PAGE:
be_ixf;ym_202101 d_24; ct_50 Learn more about City Year’s response to COVID-19

This is Hard. Be Strong.

When people told me City Year would be hard, they talked a lot about long hours and paperwork and getting enough “minutes”.  Yes, all those things are challenging. I won’t deny that there were days when I hit my 10th hour of service and thought to myself “how am I going to get through these last 20 minutes of tutoring? But that isn’t the hard part.  

 

The hard part is seeing the unlimited potential and brilliance of your students every day, but also knowing how hard the systems of oppression in this country will work to take that away from themThe hard part is becoming far too familiar with the smell of pepper spray in the hallways or it being aimed at crowds of parents and students at a basketball game. The hard part is having a student you’ve come to care for so deeply walk into the City Year room and break down over things that no teenager should ever be asked to handle.  

 

The more you care, the harder it gets. I know that might sound strange, but I actually think this is the power of our service. This should be hard. We should be madWe should be angry because our students are told that everything’s “fair and equal” now, but still grow up in oppressive systems that put them three steps behind from day one. The care and love and respect that we have for our students should be our driving force to push back harder against all the barriers that stand in their way. “Be strong” doesn’t just mean working 12-hour days or making sure you hit that intervention target each week. “Be strong” also means be gentle with yourself and be gentle with others, because we have a lot of work to do in our education systems, in our public policies, and in the hearts and minds of people in this country.  “Be strong” to me means that when the hard moments make you want to detach or care a little less – care more. Take every day of service as an opportunity to find joy with your students, to build their confidence, to be their advocate and to amplify their voices as they advocate for themselves.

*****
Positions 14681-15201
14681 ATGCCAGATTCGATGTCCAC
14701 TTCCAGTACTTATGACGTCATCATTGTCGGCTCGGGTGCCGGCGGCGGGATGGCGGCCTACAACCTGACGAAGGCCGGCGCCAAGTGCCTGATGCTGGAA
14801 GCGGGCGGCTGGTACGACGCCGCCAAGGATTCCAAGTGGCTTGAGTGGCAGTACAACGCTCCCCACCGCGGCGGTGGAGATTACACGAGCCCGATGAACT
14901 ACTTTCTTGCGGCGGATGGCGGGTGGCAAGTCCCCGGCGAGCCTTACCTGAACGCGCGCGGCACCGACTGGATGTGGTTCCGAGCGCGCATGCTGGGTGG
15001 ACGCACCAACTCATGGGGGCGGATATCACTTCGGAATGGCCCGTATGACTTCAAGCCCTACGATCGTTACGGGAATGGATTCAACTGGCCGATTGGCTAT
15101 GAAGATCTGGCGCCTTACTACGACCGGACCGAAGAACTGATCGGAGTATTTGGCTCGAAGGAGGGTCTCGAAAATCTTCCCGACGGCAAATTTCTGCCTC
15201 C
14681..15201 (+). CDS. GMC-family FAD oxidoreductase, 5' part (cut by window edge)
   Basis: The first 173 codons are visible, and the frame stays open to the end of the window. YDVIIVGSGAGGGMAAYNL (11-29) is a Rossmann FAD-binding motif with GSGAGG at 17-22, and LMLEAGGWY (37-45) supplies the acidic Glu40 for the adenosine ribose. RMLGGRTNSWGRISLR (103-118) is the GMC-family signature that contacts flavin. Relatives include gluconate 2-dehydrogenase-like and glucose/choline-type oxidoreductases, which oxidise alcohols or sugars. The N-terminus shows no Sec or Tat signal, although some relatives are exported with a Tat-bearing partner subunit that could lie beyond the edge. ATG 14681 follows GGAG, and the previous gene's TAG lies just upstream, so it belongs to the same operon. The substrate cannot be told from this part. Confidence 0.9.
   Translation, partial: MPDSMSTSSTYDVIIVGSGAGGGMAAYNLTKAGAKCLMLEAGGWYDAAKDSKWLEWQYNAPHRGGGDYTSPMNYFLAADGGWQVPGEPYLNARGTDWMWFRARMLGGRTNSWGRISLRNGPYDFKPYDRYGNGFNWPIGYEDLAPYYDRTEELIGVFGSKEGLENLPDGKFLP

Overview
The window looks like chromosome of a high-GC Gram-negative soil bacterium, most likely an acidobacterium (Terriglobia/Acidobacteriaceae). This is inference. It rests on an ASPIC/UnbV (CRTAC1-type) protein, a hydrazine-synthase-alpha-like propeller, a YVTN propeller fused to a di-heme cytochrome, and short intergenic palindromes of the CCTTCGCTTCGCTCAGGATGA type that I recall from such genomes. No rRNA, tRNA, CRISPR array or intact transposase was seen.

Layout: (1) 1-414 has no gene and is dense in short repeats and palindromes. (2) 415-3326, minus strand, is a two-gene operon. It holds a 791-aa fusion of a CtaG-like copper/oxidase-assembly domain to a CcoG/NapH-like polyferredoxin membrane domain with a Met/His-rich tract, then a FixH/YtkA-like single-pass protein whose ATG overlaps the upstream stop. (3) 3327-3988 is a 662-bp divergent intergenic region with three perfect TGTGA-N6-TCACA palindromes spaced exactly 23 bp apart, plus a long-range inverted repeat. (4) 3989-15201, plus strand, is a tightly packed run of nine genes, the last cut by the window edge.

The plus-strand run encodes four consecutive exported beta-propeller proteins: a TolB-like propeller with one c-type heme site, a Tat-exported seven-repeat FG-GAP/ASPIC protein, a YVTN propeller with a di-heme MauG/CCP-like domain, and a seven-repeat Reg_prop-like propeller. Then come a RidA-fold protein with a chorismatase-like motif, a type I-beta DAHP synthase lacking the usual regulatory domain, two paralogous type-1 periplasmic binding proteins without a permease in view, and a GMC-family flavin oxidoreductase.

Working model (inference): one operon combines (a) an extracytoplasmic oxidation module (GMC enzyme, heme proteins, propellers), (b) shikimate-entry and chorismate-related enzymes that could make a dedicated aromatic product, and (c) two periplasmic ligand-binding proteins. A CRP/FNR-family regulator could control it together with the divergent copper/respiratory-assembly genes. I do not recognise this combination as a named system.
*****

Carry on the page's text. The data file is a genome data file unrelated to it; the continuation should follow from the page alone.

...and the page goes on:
Aisling is from St. Louis, Missouri and is currently serving as the Team Leader at East High School. She studied psychology at Trinity College Dublin and plans to continue serving students after pursuing a Masters in Social Work. 

 

 

 

 

 

 

 

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